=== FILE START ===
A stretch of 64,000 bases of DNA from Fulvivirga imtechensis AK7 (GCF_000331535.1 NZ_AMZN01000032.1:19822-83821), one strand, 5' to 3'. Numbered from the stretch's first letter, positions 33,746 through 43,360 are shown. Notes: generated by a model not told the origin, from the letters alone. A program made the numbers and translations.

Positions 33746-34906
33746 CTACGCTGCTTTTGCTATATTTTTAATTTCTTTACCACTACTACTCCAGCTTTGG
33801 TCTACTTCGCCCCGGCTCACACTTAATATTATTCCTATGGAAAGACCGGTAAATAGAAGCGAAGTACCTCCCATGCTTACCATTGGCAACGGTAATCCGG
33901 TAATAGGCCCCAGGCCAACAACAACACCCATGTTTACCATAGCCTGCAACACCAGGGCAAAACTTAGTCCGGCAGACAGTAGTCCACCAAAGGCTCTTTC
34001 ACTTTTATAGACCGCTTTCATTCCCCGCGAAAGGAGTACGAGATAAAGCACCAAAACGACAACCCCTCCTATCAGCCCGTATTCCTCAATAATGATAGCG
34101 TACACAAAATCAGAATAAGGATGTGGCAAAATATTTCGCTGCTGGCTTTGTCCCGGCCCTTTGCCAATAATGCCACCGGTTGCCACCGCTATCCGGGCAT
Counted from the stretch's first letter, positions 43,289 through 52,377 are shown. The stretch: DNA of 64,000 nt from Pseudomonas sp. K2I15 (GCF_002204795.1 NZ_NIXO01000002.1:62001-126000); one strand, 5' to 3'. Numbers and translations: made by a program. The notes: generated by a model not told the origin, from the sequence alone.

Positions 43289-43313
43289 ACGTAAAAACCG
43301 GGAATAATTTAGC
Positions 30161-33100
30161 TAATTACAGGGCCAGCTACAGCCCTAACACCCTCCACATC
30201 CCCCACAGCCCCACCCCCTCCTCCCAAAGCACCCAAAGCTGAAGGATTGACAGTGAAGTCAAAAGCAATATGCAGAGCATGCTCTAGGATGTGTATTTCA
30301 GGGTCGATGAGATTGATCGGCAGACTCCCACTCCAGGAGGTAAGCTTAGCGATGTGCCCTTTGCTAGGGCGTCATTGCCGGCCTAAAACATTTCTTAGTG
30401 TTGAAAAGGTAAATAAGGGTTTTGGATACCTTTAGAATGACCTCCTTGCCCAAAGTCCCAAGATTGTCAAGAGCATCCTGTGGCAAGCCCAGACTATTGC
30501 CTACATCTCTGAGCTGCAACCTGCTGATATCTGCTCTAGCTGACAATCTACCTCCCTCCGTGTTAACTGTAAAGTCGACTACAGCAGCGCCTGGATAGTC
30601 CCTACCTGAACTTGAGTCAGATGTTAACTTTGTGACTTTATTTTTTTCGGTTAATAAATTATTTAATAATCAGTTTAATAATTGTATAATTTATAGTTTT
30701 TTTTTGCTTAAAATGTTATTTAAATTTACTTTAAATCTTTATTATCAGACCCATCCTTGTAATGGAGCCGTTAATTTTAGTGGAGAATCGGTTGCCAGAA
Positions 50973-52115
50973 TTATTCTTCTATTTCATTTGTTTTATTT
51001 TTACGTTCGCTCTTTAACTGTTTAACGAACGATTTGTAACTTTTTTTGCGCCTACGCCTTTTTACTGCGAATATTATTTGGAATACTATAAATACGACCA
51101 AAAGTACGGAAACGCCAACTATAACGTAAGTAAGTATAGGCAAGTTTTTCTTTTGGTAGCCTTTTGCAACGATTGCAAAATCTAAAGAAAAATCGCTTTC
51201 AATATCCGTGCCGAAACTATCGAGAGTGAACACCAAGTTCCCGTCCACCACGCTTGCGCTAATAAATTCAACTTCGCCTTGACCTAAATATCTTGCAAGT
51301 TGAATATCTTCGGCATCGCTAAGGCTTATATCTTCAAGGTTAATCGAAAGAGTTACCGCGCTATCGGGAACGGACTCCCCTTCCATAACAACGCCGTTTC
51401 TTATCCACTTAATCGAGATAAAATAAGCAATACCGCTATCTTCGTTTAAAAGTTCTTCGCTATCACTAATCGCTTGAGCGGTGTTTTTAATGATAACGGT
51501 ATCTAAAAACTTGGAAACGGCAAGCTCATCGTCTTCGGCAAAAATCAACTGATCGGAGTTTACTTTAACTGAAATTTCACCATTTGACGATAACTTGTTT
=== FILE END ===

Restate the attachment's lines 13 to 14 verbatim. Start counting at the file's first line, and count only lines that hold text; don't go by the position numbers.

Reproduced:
30161 TAATTACAGGGCCAGCTACAGCCCTAACACCCTCCACATC
30201 CCCCACAGCCCCACCCCCTCCTCCCAAAGCACCCAAAGCTGAAGGATTGACAGTGAAGTCAAAAGCAATATGCAGAGCATGCTCTAGGATGTGTATTTCA